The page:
Escalating Tensions: US Navy’s Maiden Taiwan Strait Transit of 2024 with China

China has alleged that the U.S. military violated international law and engaged in provocative actions in East Asia on Thursday, following the transit of a U.S. Navy destroyer through the Taiwan Strait in 2024. The passage of the USS John Finn through the waterway separating Taiwan from mainland China marked the first transit of any U.S. warship through the Strait since the recent elections on the island about two weeks ago.

Despite warnings from Beijing that its re-election would heighten conflict risks, the ruling Democratic Progressive Party of Taiwan secured a third consecutive presidential victory. China’s Communist Party regards Taiwan as its territory, although it has never controlled it. Xi Jinping has not ruled out the possibility of using military force to achieve “reunification” between the mainland and the island.

Under the Taiwan Relations Act, the U.S. is mandated to provide Taiwan with military support for self-defense, a move seen by Beijing as interference in its internal affairs. Cmdr. Meagan Greene, spokesperson for the U.S. Navy’s 7th Fleet, emphasized on Wednesday that the USS John Finn’s transit through the Strait was conducted under international law.

Navigating through a corridor within the Taiwan Strait, the vessel traversed waters beyond the territorial jurisdiction of any coastal state. Cmdr. Meagan Greene highlighted that the USS John Finn’s passage underscores the U.S.’s dedication to safeguarding freedom of navigation, a fundamental principle for all nations.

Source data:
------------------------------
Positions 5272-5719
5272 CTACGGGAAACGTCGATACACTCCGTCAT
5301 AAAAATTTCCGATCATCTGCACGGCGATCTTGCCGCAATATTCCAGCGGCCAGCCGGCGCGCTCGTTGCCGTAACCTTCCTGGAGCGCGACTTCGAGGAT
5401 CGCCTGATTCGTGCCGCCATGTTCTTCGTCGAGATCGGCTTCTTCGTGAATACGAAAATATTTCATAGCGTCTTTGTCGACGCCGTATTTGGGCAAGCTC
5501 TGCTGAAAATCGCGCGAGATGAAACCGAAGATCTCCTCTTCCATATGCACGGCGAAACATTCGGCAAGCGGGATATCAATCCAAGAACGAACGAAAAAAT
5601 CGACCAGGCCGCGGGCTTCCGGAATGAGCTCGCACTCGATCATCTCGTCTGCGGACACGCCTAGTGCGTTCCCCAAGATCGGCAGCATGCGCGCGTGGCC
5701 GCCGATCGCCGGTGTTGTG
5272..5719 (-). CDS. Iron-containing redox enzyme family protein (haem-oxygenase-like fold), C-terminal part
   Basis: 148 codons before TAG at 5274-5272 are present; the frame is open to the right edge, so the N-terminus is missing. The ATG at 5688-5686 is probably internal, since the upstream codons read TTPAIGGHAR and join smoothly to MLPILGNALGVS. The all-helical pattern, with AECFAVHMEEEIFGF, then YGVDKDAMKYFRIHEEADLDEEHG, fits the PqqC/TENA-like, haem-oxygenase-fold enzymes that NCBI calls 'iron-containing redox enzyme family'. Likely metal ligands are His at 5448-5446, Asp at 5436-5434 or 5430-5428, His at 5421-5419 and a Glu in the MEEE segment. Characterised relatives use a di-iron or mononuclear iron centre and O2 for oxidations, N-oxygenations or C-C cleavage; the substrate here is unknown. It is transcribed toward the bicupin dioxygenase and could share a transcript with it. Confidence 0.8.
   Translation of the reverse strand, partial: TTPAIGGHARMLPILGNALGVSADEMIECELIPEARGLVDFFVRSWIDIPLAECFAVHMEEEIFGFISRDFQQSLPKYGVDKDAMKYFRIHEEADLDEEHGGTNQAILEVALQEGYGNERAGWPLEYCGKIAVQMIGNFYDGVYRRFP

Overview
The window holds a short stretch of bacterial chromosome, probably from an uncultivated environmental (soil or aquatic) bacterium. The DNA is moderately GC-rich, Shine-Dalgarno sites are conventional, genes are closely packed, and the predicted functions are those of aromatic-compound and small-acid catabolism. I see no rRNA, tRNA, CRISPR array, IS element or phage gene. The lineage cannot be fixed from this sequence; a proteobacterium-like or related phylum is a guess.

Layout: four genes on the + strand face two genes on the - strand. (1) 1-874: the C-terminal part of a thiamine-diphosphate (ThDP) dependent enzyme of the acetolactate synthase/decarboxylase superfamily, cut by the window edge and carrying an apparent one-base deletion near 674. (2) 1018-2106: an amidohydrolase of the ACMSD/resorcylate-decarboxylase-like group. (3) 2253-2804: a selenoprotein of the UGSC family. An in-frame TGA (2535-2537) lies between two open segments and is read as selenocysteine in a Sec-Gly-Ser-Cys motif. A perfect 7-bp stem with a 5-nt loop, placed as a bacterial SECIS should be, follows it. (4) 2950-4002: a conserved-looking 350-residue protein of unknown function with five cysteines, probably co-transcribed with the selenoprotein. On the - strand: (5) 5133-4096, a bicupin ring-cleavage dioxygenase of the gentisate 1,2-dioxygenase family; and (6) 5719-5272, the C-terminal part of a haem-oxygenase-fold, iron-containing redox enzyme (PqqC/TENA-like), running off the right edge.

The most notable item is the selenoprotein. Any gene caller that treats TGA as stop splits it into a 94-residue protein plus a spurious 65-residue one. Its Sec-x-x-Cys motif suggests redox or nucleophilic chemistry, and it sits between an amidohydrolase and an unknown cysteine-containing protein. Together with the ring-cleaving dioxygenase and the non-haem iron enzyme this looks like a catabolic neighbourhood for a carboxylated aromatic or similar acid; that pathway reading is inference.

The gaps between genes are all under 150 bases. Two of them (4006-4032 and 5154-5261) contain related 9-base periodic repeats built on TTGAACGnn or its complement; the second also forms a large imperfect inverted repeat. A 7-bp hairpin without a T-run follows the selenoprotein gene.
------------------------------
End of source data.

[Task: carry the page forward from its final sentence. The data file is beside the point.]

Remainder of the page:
Although the USS John Finn’s passage through the Taiwan Strait marks the first such transit in 2024, U.S. military vessels and aircraft have frequently navigated the area. According to Collin Koh, a research fellow at the S. Rajaratnam School of International Studies in Singapore, records show that last year alone, U.S. Navy and Coast Guard vessels, along with Navy reconnaissance planes, made approximately 11 transits of the strait.

In response to these actions, China’s Defense Ministry cautioned that the United States is engaging in risky behavior with its ongoing military operations in the region. Urging a change in behavior to avoid maritime or aerial incidents, the ministry emphasized the need for the U.S. to adhere to international law, refrain from provocative actions, and maintain discipline among its troops.

Earlier this month, Adm. John Aquilino, the commander of the U.S. Indo-Pacific Command, accused Beijing of escalating tensions, anticipating a display of force against Taiwan following the island’s recent election results. Speaking at a defense forum in Hawaii, Aquilino expressed his concerns about China’s intentions in the region.

According to Singaporean analyst Koh, Beijing may feel slighted by Washington’s actions, especially after agreeing to resume military-to-military talks in December 2023. Koh suggests that Beijing may have perceived its decision to reopen such channels as a gesture of goodwill, but may now be disappointed by what it perceives as a lack of reciprocity from the U.S.

Reference: CNN Wire


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